Cir. 1994) (quoting United States v. Hines, 696 F.2d 722, 728 (10th Cir. 1982)). “The goal of
section 455(a) is to avoid even the appearance of partiality.” Liljeberg, 486 U.S. at 860.
The initial inquiry—whether a reasonable factual basis exists for questioning the judge’s
impartiality—is limited to outward manifestations and the reasonable inferences to be drawn from
those manifestations. Nichols, 71 F.3d at 351 (citing Cooley, 1 F.3d at 993). “[T]he judge’s actual
state of mind, purity of heart, incorruptibility, or lack of partiality are not the issue.” Id. (quoting
Cooley, 1 F.3d at 993). “The trial judge must recuse himself when there is the appearance of bias,
regardless of whether there is actual bias.” Bryce v. Episcopal Church of Colo., 289 F.3d 648, 659
(10th Cir. 2002) (citing Nichols, 71 F.3d at 350).
The Tenth Circuit has cautioned that “section 455(a) must not be so broadly construed that
it becomes, in effect, presumptive, so that recusal is mandated upon the merest unsubstantiated
suggestion of personal bias or prejudice.” Cooley, 1 F.3d at 993 (quoting Franks v. Nimmo, 796
F.2d 1230, 1234 (10th Cir. 1986)). A judge has “as much obligation . . . not to recuse when there
is no occasion for him to do so as there is for him to do so when there is.” David v. City & Cnty.
of Denver, 101 F.3d 1344, 1351 (10th Cir. 1996) (quotation omitted); Greenspan, 26 F.3d at 1005
(citation omitted). Judges have a duty to sit when there is no legitimate reason to recuse. Bryce,
289 F.3d at 659; Nichols, 71 F.3d at 351. Courts must exercise caution in considering motions for
recusal in order to discourage their use for judge shopping or delay. Nichols, 71 F.3d at 351 (noting
that § 455(a) is not “intended to bestow veto power over judges or to be used as a judge shopping
device”); Cooley, 1 F.3d at 993 (noting that Congress was concerned that § 455(a) might be abused
as a judge-shopping device).
The Supreme Court has explained that “judicial rulings alone almost never constitute a
valid basis for a bias or partiality motion.” Liteky, 510 U.S. at 555. When no extrajudicial source
is relied upon as a ground for recusal, “opinions formed by the judge on the basis of facts
introduced or events occurring in the course of the current proceedings, or of prior proceedings,
do not constitute a basis for a bias or partiality motion unless they display a deep-seated favoritism
or antagonism that would make fair judgment impossible.” Id.
The Court finds that no reasonable person would believe that Judge Lungstrum and the
undersigned’s application of 28 U.S.C. § 1915(g) implicates the level of “deep-seated favoritism
or antagonism” that would make recusal proper. Knowing all of the relevant facts, no reasonable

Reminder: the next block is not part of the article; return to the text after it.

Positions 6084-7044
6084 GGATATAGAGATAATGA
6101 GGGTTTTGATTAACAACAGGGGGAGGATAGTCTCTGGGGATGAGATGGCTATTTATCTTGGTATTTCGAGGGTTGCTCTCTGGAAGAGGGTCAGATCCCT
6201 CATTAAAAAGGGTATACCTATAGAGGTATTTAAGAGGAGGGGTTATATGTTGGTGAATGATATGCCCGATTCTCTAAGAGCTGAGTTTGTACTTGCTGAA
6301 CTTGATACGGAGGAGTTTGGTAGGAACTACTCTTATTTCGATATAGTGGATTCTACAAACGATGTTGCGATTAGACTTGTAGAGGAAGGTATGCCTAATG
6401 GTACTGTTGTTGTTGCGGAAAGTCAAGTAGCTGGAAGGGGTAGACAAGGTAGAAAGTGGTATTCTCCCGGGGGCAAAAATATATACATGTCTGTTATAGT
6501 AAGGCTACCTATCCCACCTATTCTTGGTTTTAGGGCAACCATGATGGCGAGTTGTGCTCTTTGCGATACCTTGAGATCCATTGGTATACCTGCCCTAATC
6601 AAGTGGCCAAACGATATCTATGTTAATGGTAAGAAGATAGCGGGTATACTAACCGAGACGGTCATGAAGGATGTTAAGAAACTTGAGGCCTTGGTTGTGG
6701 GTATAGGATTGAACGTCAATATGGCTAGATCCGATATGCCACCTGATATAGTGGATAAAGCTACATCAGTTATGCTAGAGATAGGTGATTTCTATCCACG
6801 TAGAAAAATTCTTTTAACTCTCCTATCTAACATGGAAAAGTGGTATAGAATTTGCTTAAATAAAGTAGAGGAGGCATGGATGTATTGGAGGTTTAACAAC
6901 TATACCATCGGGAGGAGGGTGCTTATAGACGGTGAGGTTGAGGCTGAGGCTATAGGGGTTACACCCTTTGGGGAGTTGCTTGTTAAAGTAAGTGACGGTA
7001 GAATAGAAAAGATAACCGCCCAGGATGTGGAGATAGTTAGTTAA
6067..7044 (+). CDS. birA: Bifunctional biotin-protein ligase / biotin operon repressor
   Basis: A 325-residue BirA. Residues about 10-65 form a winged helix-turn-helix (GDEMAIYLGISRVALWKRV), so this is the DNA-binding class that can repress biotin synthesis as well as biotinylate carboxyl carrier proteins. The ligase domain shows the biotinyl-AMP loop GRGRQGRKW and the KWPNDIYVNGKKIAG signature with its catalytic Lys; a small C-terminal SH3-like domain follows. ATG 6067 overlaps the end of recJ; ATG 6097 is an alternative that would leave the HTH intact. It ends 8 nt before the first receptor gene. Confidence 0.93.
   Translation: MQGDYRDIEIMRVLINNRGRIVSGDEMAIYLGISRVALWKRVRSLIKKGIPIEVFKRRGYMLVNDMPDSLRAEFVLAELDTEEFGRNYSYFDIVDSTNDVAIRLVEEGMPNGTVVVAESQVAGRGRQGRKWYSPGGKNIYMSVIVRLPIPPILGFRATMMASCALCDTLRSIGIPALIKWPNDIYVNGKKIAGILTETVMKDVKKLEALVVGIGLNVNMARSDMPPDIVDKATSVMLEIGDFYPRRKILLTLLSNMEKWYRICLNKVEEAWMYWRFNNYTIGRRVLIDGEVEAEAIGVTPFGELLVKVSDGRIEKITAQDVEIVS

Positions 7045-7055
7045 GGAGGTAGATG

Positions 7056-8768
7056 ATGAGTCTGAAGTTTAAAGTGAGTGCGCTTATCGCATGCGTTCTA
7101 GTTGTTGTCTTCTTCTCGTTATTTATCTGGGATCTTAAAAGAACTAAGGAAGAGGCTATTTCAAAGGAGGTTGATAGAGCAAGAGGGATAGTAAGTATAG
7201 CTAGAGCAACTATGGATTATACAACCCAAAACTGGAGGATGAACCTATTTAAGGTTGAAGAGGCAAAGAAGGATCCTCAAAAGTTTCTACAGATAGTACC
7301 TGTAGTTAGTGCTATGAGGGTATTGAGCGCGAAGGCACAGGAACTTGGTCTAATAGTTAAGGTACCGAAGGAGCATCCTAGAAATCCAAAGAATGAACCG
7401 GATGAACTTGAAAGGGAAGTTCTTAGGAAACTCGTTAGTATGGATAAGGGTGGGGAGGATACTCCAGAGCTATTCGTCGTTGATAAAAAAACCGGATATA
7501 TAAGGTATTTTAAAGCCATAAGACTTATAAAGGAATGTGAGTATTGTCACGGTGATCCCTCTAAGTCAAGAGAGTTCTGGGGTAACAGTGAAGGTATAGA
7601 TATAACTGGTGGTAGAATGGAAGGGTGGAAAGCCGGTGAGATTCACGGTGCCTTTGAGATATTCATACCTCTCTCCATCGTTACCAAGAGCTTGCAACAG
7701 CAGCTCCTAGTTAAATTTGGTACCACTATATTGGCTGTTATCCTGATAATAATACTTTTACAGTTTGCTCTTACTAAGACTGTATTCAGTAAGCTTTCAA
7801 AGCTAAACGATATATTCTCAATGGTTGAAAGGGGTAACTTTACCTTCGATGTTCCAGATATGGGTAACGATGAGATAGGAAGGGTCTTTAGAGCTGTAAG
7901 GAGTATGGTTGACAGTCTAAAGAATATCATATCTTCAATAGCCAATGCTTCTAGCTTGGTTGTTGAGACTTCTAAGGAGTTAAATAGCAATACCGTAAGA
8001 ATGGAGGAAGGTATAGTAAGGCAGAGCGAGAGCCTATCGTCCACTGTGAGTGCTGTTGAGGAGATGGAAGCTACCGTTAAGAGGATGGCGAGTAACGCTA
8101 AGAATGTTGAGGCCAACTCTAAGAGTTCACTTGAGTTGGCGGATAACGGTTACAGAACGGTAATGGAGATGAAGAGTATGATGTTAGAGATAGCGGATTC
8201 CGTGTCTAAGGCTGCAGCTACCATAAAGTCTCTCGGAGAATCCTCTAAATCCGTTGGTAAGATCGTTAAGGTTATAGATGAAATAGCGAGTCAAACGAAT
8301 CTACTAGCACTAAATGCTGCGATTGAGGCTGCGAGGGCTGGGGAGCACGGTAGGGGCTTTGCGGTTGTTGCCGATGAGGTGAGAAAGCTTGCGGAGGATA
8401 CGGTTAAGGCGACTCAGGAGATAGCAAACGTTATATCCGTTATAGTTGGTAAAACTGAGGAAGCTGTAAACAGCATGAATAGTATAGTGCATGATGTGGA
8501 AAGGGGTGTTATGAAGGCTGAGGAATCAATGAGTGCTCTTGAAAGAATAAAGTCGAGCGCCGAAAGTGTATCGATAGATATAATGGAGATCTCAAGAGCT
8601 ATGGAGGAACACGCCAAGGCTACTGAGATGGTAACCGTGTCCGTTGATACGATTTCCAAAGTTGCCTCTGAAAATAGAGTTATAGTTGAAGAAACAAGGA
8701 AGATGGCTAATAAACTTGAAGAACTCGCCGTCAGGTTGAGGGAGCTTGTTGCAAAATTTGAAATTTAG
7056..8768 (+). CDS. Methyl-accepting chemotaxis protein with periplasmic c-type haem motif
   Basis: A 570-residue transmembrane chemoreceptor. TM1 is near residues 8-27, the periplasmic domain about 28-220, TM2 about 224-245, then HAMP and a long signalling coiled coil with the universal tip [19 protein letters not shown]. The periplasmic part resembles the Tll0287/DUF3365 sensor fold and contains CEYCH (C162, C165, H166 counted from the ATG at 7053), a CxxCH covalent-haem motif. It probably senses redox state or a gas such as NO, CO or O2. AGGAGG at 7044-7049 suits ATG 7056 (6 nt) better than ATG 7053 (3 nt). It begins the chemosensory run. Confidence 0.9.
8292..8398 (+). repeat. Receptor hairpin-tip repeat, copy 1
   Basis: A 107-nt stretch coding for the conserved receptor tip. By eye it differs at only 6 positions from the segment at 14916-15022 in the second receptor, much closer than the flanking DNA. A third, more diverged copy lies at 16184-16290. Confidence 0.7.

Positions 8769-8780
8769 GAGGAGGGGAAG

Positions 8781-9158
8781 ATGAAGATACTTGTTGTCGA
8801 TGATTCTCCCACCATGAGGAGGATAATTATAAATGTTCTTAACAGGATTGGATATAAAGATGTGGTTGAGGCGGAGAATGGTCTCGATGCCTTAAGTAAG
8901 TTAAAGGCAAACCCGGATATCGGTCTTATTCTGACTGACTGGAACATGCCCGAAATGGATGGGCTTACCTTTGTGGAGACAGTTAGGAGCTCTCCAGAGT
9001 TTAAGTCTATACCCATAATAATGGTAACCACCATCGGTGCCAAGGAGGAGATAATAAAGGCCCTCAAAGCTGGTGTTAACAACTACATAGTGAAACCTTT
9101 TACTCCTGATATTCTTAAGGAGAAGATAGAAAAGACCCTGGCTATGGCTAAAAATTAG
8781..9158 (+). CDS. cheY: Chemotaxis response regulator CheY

person could harbor doubts about the undersigned’s impartiality. Because the undersigned has a
duty to sit and hear this case where there is no legitimate reason for recusal, Plaintiff’s request for
recusal is denied.
Motion for Leave to Amend Complaint (Doc. 5)
Plaintiff seeks leave to supplement his complaint by adding to his original complaint.
However, he then attaches an amended complaint on the court-approved form (see Doc. 5-1). This
is proper because in order to add claims, significant factual allegations, or change defendants, a
plaintiff must submit a complete amended complaint. See Fed. R. Civ. P. 15.
Although Plaintiff does not need leave of court to file an amended complaint because this
is his first amendment and because the complaint has not yet been served (see Fed. R. Civ. P.
15(a)(1)), the Court grants Plaintiff’s motion and directs the clerk to file Doc. 5-1 as the First
Motion for Reconsideration (Doc. 6)
Plaintiff asks the Court to reconsider its order denying him leave to proceed in forma
pauperis on the basis that the undersigned and Judge Lungstrum should recuse. He repeats his
argument for recusal made in Document 5. Notably, Plaintiff does not provide any additional
“specific, credible allegations of imminent danger of serious physical harm” to attempt to meet the
exception to the “three-strikes” provision under 28 U.S.C. § 1915(g). See Kinnel v. Graves, 265
F.3d 1125, 1127-28 (10th Cir. 2001). Further, the Court has examined the Amended Complaint
and finds no showing of imminent danger of serious physical injury. Plaintiff continues to make
only conclusory statements that he is “suffering atypical significant hardships, irreparable harms
& imminent dangers” and that the FBOP regional remedy clerks have been rejecting his complaints